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Delhi seems like a Distant Dream for students post corona pandemic

The very first thing that we hear from a normal teenager from Northeast today, what do you want to do? Few will have a proper idea, although most will be clear with one thing in their minds – the desire to pursue their higher education such as graduation or post-graduation from Delhi. The heart of the National Capital engulfed with viability from all fronts such as quality education, the style, the charm and basically the geographical reach has ensured spike or upsurge of students from all corners of the country going there to continue their Higher education. Most want to make build their nest there and settle down eventually. Yet the other crux of the sum and substance is that most of the students want a taste of that dream, which they perceieve from the stories they see of other people, mostly their seniors.

However, things now have turned topsy- turvy as the students are in a dilemma all around the globe. In India, many of the major exams or national entrances are scheduled to be conducted in June and July this year. Most of the students still have to appear for some of the subjects of their board examination and there is undoubtedly a cloud of uncertainty looming over which has without an ‘iota of doubt’ made the students anxious, tensed etc which is normal in the current situation. The famous Persian proverb’Hunuz Dilli door dst’ which means Delhi is far away had a historical connotation in the earlier days but now it is used to refer to something which seems to be far away. And yes that exactly is the situation prevailing right now.

The shift from the status quo

The University Grants Commission (UGC) is a statutory parent body, which is a central body under whose ambit the educational institutions in this country operate. There is no doubt a provision for college to college transfer which can be seen with some of the students, usually, some opt for a transfer for various reasons whatsoever. But right now we have to shift the thrust or there will have to be a paradigm shift in the attitude while approaching the educational institutes of Northeast, for example, let us take the example of premier institutes of Guwahati. The first name that appears on everyone’s mouth is Cotton College State University apart from it B Barooah, Pragjyotish college, Handique girls college to name a few. So the natives of Guwhahti usually prefer to migrate to various metros cities across India and abroad to pursue their higher education. And students from various parts of both upper and lower Assam take admissions in the institutes aforementioned which have been a general trend from quite a few decades. One of the reasons could be because of the quality of the institutes, the glamour of living in the metro etc. This year Cotton college State University has opened up various new departments such as Masters in Law(LLM), Sociology department to name a few and have also pulled in adjunct faculties which sends a message loud and clear that the authorities have realized that due to lack of such courses in our institutes the students were compelled to migrate, sometimes out of choice or out of chance.  Apart from that infrastructural changes and enhancement of lab facilities in colleges such as seen in Pragjyotish College has been a sign of positivity and an attempt to revive and make sure that the brightest of minds stay back in their homeland and further turn into future assets for the state as well as for the country. But the problem lies in the very fact that the seats are limited as most of the colleges are very much within the periphery of the city and there is very less scope of further expansion. How to adjust and manage the new admissions and the existing academic sessions will be subject to the prevailing situation. The situation has turned into a stock market situation wherein everything is subject to changing markets and there is a contingency involved, similar is the trauma inflicted by COVID.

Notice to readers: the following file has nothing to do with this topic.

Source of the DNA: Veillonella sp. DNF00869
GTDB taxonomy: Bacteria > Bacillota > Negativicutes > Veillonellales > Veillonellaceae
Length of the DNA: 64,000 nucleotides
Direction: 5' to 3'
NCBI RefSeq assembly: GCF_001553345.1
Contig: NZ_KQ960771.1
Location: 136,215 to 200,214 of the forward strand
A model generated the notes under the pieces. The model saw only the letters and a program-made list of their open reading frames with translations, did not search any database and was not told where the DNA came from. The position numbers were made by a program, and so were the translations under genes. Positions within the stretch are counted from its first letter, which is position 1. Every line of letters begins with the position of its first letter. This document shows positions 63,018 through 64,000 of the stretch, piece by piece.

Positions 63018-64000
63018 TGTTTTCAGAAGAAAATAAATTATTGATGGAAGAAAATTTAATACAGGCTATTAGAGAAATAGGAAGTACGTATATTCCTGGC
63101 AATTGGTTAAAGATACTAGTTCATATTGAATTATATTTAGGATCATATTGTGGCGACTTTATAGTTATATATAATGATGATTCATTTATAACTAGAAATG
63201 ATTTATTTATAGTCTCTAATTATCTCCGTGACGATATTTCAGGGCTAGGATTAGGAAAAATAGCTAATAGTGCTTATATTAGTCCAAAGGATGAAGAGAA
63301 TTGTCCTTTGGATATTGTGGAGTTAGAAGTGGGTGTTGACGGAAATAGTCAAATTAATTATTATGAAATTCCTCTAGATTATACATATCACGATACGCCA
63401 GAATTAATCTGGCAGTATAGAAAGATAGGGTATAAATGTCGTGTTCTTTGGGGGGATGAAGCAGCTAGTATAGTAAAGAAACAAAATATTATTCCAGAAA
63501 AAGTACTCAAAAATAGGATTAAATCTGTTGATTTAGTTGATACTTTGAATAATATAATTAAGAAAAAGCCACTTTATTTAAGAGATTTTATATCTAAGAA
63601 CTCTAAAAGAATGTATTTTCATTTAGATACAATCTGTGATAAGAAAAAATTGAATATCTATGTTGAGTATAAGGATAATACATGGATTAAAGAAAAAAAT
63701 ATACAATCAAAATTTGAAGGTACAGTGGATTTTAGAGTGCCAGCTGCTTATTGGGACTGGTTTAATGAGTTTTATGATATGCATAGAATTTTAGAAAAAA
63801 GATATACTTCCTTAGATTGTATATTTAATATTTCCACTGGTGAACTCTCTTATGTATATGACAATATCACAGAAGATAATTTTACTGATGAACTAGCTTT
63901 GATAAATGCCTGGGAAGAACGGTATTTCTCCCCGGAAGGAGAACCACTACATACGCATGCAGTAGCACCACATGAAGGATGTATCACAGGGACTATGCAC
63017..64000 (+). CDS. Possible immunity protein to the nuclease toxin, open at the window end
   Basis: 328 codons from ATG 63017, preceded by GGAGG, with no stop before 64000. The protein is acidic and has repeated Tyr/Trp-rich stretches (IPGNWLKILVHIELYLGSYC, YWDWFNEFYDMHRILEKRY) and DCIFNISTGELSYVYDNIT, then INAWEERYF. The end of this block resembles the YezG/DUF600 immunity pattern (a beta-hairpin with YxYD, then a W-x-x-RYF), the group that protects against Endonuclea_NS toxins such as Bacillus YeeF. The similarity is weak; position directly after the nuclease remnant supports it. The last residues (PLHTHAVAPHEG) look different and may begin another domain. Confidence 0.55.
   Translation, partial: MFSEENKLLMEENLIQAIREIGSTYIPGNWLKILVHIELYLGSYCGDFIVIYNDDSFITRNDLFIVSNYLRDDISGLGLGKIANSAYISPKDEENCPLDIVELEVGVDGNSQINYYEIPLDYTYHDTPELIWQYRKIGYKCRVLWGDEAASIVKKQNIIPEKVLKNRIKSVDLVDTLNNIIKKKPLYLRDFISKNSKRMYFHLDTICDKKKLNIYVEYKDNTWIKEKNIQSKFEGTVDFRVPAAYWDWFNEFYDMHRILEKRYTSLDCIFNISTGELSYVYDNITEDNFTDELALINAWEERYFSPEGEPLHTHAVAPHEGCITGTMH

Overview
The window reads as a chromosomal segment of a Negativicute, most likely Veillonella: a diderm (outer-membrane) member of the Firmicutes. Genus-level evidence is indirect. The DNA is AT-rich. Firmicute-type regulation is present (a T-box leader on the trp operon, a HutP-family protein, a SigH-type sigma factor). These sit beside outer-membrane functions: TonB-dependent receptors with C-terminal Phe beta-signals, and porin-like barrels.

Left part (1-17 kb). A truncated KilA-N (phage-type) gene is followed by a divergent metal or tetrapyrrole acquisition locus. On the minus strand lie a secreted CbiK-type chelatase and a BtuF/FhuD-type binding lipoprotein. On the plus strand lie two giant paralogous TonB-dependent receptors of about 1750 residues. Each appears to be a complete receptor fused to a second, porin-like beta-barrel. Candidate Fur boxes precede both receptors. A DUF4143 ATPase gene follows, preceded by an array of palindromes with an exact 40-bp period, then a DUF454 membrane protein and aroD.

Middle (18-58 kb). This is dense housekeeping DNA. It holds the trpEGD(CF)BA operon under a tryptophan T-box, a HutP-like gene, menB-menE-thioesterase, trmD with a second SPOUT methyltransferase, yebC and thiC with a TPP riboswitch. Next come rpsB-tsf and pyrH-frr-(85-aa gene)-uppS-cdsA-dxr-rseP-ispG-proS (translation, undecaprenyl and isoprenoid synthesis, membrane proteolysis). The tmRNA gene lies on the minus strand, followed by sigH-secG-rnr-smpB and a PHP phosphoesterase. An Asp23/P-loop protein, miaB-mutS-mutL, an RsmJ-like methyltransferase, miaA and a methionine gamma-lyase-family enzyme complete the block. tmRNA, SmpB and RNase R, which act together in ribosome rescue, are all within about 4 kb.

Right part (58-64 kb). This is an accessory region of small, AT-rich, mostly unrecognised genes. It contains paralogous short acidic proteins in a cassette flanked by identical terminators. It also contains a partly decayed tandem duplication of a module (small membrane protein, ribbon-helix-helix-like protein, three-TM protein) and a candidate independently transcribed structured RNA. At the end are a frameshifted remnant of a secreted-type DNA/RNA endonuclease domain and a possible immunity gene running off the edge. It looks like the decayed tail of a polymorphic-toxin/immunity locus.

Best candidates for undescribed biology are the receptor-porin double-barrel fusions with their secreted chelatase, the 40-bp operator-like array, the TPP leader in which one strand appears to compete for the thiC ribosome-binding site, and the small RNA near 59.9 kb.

Going forward

The mammoth task would be how to go about right from social distancing and hygiene issues while taking admissions, to sitting arrangements keeping in mind the safety, canteen, library access these issues are more than enough to get anybody ‘grey hair’. The authorities should form think tanks, pilot committees to deal with the Catch-22 situation and at least form the committees at the earliest because leaving it for the last moment will invite further tension and chaos. Hopefully, the authorities come up with a solution because youth is the backbone of the nation and this issue should be prioritized, just like efficient ad hoc or interim measures such as online classes, tests, swayam courses are being offered, let us hope for the best and fingers crossed for the future contingencies.   

About the author: He is currently practising as an Advocate in Gauhati High Court, completed graduation in law from National Law University and Judicial Academy Assam. He is also a contributor wirter for Inside Northeast. Interests are playing football, badminton, interested in cooking, discovering new places and going for trekking and into social work.

The views expressed are that of the author

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